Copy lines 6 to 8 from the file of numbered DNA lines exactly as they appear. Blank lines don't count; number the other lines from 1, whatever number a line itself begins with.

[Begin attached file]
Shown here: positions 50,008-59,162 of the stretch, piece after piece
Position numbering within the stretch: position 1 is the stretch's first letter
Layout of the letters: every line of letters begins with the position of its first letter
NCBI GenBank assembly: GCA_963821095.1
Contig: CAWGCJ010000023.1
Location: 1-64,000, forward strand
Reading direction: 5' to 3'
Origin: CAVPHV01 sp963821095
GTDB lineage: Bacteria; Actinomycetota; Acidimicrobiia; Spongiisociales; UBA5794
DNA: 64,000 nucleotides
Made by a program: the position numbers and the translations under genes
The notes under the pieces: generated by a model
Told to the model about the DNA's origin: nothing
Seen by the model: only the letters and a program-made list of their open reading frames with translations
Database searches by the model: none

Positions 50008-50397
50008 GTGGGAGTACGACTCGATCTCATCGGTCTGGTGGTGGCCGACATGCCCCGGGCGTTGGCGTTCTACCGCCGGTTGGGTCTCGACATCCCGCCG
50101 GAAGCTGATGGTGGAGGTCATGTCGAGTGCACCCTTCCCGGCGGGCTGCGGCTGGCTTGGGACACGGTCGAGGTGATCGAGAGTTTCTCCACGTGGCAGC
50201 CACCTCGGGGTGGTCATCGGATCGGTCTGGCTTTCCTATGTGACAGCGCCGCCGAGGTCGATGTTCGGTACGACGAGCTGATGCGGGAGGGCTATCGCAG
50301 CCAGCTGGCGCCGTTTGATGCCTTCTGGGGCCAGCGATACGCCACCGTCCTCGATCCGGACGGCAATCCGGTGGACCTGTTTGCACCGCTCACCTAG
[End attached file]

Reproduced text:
Location: 1-64,000, forward strand
Reading direction: 5' to 3'
Origin: CAVPHV01 sp963821095